On January 6, 2016

Can parents use video games as lessons in life?

Engineer, parent and former school teacher crafts novel method for teachable moments

In the history of child development, the widespread participation in the use of video games is not only a relatively new phenomenon, but a widespread one, too.

The fact is that 97 percent of children and adolescents in the United States play at least one hour per day, according to the American Psychological Association.

Naturally, many parents and educators worry that this game time is subtracting from healthy skills children should be developing, such as reading.

“As children grow into teenagers and then young adults, finding your favorite novel as a young person, for example, can have immeasurable benefits by answering questions like: Who am I? What do I value? How do I move forward in life?” says Mark Cheverton, a former public school teacher of 15 years, an engineer with GE and a father who was inspired to write novels for his son and other children to help teach life lessons.

“Of course, books – whether print or digital versions – are the best sources for in-depth knowledge about anything, from gardening to history to science and more. Establishing reading as a habit is necessary for the well-being of the world,” he continued.

Cheverton offers tips for parents who want to encourage healthy habits to their children, including reading and more. One is to find books that reflect video game themes.

“Invasion of the Overworld: Book One in the Gameknight999 Series: An Unofficial Minecrafter’s Adventure,” a book by Cheverton, is an effective example. What better way to get a kid to read a book than to offer one that’s about the video games they are obsessed with? In this case, it’s about the popular game Minecraft. Parent participation can create additional teachable moments.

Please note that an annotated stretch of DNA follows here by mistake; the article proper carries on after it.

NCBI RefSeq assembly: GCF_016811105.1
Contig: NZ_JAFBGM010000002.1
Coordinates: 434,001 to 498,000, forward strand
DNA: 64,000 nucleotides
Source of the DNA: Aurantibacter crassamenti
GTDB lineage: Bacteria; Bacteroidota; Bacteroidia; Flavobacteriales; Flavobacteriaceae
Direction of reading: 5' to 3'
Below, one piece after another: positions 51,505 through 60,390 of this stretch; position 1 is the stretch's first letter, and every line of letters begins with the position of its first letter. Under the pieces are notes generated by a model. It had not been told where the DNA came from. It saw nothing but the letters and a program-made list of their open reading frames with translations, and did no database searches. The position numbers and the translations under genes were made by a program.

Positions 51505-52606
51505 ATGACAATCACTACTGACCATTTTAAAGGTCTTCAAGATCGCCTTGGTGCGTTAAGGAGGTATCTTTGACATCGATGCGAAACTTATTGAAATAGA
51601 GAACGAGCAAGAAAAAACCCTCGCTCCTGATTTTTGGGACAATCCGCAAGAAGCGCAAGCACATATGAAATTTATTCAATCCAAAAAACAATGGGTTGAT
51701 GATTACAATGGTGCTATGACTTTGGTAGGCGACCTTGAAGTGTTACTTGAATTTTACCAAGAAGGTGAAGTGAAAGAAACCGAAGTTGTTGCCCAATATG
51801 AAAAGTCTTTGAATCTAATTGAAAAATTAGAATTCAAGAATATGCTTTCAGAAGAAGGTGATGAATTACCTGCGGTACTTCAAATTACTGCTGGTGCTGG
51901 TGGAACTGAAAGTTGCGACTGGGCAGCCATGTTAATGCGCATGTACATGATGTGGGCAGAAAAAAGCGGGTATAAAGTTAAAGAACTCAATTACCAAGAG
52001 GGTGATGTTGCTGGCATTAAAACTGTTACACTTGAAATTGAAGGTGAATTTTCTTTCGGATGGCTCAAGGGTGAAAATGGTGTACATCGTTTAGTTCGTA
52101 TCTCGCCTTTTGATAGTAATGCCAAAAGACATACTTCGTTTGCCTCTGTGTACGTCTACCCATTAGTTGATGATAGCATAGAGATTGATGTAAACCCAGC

“I’ve come to love playing Minecraft with my son, who spent months building things on his server: castles, bridges, underwater cities, factories, everything and anything his imagination could conceive,” Cheverton said.

It turns out that there has been plenty of research out there on the benefits of parents playing computer games with their kids – not by computer game makers, but by respected universities.

Researchers from Arizona State University suggest that “Parents miss a huge opportunity when they walk away from playing video games with their kids.”

From Brigham Young University, researchers studied 287 families and looked at how they play video games together. The BYU team found that girls from ages 11 to 16, who played video games with a parent, reported better behavior, more feelings of family closeness and less aggression than girls who played alone or with friends. In addition, there is a great TED talk that discusses game playing and the positive effectives – both for family closeness and health.

Games like Minecraft may offer an interest in engineering, city planning, etc. Many children who take to games that entail building cities may naturally take an interest later in life in the details of building things in the real world.

Of course, children who love video games may want to know how the games themselves work or are of a high quality, which can lead to further interest in technology.

Whether it’s a future career in video games, computer programming, engineering or a very long list of high-paying jobs, that are also the jobs of our future, gaming can lead to good things.

Mark Cheverton majored in physics and math as an undergraduate in college and went on to teach in public schools for 15 years. While teaching he earned a master’s degree in physics. He later went on to work for GE’s Global Research Center, where he researched laser welding, 3D printing, machine vision, process monitoring and machine control. He began writing his Minecraft series to help explain difficult lessons to his son, who is now 11.

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